GoodFriends: Research Institute For North Korean Society

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North Korea Today No. 138

Research Institute for North Korean Society
http://www.goodfriends.or.kr/eng

North Korea Today 138th Edition June 2008

“Research Institute for North Korean Society of Good Friends, in order to bring news of the food crisis in North Korea more accurately and quickly, will increase its e-newsletter frequency to more than one issue per week. As such, the release dates might shift. Thank you for your understanding and attention to this looming crisis. We at Good Friends hope to be a bridge between the North Korean people and the world.”

The Price for Rice Tops 4,000 won across South and North Hwanghae Province
Table 1. Grain Price Fluctuation at Sariwon from Feb. – May 30, 2008
Residents of Hamheung City Dying from Symptoms of Poisonous Grass Porridge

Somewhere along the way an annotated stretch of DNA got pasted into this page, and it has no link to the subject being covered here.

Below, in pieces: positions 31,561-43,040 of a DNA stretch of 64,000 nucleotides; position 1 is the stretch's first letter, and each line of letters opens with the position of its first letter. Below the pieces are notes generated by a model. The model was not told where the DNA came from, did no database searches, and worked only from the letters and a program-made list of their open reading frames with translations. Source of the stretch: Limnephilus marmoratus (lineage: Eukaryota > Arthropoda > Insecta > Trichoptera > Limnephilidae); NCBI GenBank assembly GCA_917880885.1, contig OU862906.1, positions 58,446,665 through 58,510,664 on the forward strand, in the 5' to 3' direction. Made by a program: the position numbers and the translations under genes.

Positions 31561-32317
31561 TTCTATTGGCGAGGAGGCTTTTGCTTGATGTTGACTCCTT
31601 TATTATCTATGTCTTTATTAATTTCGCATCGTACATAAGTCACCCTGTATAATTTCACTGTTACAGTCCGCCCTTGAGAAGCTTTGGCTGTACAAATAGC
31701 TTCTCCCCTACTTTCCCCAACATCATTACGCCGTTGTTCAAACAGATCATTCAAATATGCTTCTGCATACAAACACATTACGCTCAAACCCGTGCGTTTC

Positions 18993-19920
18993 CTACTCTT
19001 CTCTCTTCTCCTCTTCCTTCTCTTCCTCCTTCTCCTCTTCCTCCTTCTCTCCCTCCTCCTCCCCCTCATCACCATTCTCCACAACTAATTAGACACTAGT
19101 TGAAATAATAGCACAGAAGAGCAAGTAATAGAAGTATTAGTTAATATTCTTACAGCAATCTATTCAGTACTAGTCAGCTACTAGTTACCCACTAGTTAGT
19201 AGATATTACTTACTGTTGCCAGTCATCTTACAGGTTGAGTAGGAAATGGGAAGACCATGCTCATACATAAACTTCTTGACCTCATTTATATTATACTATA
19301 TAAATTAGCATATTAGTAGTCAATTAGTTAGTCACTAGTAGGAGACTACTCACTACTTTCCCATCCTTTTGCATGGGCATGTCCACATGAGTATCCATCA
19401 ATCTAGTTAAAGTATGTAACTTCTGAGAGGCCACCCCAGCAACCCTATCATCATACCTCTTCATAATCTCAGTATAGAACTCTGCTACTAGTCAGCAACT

Four Kkotjebis Found Dead after Eating Decayed Food
South Hwanghae Province: Growing Numbers of People Starving to Death and the End of Trading Home Appliances for Food
Kkotjebi Runaways in Groups
Military Families Split as Army Provisions are in Short Supply.
South Hwanghae Province’s Day Care Centers Are Suspended Due to Food Shortages
People Who Seek Food Easily Get Border Pass
College Faculties at Sinuiju City Receive Limited Food
Directive To Not Tutor Privately


The Price for Rice Tops 4,000 won across South and North Hwanghae Province
While the price of rice stayed close to 3,000 won during much of May, it finally topped 4,000 won by the end of the month. On May 30, the price of rice across South Hwanghae province rose to 4,500 won. In North Hwanghae Province, which has been particularly hard hit by the food shortage, the price of rice 4,200 won. Corn, however, did not show much difference in price between South and North Hwanghae provinces, with its price hovering around 1,950-2,000 won.